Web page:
St. Symphorosa and Her Seven Sons, Martyrs
From their genuine Acts in Ruinart, c. 18. Some manuscripts attribute them to the celebrated Julius Africanus, who wrote a chronology from the beginning of the world to the reign of Heliogabalus, now lost, but commended by Eusebius as an exact and finished work.
TRAJAN’S persecution in some degree continued during the first year of Adrian’s reign, whence Sulpicius Severus places the fourth general persecution under this emperor. However, he put a stop to it about the year 124, moved probably both by the apologies of Quadratus and Aristides, and by a letter which Serenius Granianus, proconsul of Asia, had written to him in favour of the Christians. 1 Nay he had Christ in veneration, not as the Saviour of the world, but as a wonder or novelty, and kept his image together with that of Apollonius Tyanæus. This God was pleased to permit, that his afflicted Church might enjoy some respite. It was, however, again involved in the disgrace which the Jews (with whom the Pagans at these times in some degree confounded the Christians) drew upon themselves by their rebellion, which gave occasion to the last entire destruction of Jerusalem in 134. Then, as St. Paulinus informs us, 2 Adrian caused a statue of Jupiter to be erected on the place where Christ rose from the dead, and a marble Venus on the place of his crucifixion; and at Bethlehem, 3 a grotto consecrated in honour of Adonis or Thammuz, to whom he also dedicated the cave where Christ was born. This prince towards the end of his reign abandoned himself more than ever to acts of cruelty, and being awakened by a fit of superstition he again drew his sword against the innocent flock of Christ. He built a magnificent country palace at Tibur, now Tivoli, sixteen miles from Rome, upon the most agreeable banks of the river Anio, now called Teverone. Here he placed whatever could be procured most curious out of all the provinces. Having finished the building he intended to dedicate it by heathenish ceremonies which he began by offering sacrifices, in order to induce the idols to deliver their oracles. The demons answered: “The widow Symphorosa and her seven sons daily torment us by invoking their God; if they sacrifice, we promise to be favourable to your vows.” 1
This lady lived with her seven sons upon a plentiful estate which they enjoyed at Tivoli, and she liberally expended her treasures in assisting the poor, especially in relieving the Christians who suffered for the faith. She was widow of St. Getulius or Zoticus, who had been crowned with martyrdom with his brother Amantius. They were both tribunes of legions or colonels in the army, and are honoured among the martyrs on the 10th of June. Symphorosa had buried their bodies in her own farm, and sighing to see her sons and herself united with them in immortal bliss, she prepared herself to follow them by the most fervent exercise of all good works. 2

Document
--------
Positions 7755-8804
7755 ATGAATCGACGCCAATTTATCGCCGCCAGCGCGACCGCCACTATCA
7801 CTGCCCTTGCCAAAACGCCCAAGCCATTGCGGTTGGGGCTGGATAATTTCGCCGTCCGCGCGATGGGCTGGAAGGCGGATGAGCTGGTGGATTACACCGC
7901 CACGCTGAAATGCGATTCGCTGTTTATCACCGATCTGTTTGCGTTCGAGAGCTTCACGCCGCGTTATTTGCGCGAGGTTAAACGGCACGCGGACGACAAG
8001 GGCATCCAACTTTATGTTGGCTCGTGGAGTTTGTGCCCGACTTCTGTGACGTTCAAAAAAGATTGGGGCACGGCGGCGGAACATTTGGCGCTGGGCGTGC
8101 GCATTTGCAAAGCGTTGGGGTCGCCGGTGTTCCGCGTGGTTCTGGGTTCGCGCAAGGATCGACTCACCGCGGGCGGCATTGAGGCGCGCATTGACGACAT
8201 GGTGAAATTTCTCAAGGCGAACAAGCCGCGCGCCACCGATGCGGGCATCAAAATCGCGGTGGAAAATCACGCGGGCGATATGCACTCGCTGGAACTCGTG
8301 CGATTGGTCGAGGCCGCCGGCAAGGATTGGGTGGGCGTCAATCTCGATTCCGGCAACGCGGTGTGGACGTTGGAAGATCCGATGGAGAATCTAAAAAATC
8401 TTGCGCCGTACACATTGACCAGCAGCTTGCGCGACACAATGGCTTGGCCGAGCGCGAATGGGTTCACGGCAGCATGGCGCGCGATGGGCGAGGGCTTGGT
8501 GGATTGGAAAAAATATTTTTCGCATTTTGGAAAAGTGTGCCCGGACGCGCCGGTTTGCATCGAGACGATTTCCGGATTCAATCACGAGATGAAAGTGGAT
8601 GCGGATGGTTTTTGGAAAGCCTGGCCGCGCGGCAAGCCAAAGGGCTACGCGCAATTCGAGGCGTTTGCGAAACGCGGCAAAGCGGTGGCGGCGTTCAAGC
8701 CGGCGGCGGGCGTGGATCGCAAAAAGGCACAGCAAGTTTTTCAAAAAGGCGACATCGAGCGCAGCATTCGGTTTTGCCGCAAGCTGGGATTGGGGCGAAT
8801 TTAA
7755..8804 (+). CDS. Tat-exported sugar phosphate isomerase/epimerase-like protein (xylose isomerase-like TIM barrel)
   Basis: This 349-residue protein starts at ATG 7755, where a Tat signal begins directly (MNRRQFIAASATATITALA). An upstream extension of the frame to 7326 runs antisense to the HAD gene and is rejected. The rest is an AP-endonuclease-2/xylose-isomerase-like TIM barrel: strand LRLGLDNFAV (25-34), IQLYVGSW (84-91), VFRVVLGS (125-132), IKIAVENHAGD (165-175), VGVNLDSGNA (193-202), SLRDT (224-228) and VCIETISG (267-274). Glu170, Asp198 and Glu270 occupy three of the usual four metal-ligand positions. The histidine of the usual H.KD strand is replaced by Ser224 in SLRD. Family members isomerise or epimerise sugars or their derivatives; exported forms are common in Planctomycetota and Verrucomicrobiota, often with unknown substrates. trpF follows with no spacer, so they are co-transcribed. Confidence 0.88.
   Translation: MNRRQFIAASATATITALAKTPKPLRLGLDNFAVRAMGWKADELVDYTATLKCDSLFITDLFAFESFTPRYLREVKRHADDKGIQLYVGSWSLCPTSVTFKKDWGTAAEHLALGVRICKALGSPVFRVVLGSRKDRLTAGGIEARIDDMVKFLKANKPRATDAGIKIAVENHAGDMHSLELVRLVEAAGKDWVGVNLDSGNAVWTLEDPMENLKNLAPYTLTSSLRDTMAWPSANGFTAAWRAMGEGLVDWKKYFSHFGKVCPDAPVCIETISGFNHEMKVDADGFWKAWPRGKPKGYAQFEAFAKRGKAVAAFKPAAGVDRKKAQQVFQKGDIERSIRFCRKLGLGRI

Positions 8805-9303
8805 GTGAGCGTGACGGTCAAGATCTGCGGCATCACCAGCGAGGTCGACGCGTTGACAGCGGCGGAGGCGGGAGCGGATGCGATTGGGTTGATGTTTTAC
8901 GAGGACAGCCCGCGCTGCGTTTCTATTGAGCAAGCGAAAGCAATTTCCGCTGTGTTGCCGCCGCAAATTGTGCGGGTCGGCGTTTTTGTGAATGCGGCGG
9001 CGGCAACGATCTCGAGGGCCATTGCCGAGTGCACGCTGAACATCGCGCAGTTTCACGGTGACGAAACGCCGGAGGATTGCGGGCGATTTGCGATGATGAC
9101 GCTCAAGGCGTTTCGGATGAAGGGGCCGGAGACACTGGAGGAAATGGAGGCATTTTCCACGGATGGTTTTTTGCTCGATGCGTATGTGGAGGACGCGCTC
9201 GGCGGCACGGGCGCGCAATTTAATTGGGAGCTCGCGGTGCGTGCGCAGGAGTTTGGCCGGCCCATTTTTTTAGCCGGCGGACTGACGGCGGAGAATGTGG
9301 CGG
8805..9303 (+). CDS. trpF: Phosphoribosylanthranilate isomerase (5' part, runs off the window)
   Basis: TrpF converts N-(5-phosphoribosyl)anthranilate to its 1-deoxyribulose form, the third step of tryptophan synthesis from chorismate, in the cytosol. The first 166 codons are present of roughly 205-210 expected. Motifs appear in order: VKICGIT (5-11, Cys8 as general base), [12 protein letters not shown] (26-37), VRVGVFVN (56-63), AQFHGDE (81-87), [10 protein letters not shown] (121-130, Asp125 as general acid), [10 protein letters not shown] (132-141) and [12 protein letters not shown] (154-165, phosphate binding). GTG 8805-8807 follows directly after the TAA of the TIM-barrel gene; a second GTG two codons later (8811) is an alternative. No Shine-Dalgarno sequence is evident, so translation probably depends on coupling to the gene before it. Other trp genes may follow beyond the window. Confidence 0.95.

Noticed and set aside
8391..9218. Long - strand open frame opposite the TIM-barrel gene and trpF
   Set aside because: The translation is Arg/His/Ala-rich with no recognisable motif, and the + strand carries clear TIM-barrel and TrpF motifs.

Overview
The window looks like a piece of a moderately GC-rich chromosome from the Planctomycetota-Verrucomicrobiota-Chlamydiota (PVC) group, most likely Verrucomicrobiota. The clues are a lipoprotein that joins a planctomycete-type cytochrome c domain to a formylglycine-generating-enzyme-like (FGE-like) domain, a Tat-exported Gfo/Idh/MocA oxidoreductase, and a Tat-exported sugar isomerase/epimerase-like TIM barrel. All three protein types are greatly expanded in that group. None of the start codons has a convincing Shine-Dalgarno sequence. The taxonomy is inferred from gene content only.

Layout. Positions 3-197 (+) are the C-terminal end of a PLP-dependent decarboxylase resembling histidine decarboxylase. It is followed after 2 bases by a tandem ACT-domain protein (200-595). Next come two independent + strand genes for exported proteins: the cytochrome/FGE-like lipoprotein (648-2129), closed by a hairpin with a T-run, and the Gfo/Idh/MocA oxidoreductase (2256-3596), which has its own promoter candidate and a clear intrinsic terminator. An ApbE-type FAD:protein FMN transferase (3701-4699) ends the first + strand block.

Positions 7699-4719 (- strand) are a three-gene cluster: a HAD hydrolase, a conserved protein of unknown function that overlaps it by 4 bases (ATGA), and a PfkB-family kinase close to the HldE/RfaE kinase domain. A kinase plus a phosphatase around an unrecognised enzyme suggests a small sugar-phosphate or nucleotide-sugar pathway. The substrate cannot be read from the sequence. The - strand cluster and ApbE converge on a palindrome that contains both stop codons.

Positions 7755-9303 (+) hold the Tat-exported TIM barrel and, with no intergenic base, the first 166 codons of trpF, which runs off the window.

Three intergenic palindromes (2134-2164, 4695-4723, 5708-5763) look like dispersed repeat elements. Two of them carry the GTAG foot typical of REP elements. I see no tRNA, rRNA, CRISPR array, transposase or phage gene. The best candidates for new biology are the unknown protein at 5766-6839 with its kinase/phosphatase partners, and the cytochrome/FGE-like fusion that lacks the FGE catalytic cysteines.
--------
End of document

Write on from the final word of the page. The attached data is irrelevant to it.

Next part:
Adrian, whose superstition was alarmed at this answer of his gods or their priests, ordered her and her sons to be seized, and brought before him. She came with joy in her countenance, praying all the way for herself and her children, that God would grant them the grace to confess his holy name with constancy. The emperor exhorted them at first in mild terms to sacrifice. Symphorosa answered: “My husband Getulius and his brother Amantius, being your tribunes, have suffered divers torments for the name of Jesus Christ rather than sacrifice to idols; and they have vanquished your demons by their death, choosing to be beheaded rather than to be overcome. The death they suffered drew upon them ignominy among men, but glory among the angels; and they now enjoy eternal life in heaven.” The emperor changing his voice, said to her in an angry tone: “Either sacrifice to the most powerful gods, with thy sons, or thou thyself shalt be offered up as a sacrifice together with them.” Symphorosa answered: “Your gods cannot receive me as a sacrifice; but if I am burnt for the name of Jesus Christ my death will increase the torment which your devils endure in their flames. But can I hope for so great a happiness as to be offered with my children a sacrifice to the true and living God?” Adrian said: “Either sacrifice to my gods, or you shall all miserably perish.” Symphorosa said: “Do not imagine that fear will make me change; I am desirous to be at rest with my husband whom you put to death for the name of Jesus Christ.” The emperor then ordered her to be carried to the temple of Hercules, where she was first buffeted on the cheeks, and afterwards hung up by the hair of her head. When no torments were able to shake her invincible soul, the emperor gave orders that she should be thrown into the river with a great stone fastened about her neck. Her brother Eugenius, who was one of the chief of the council of Tibur, took up her body, and buried it on the road near that town. 3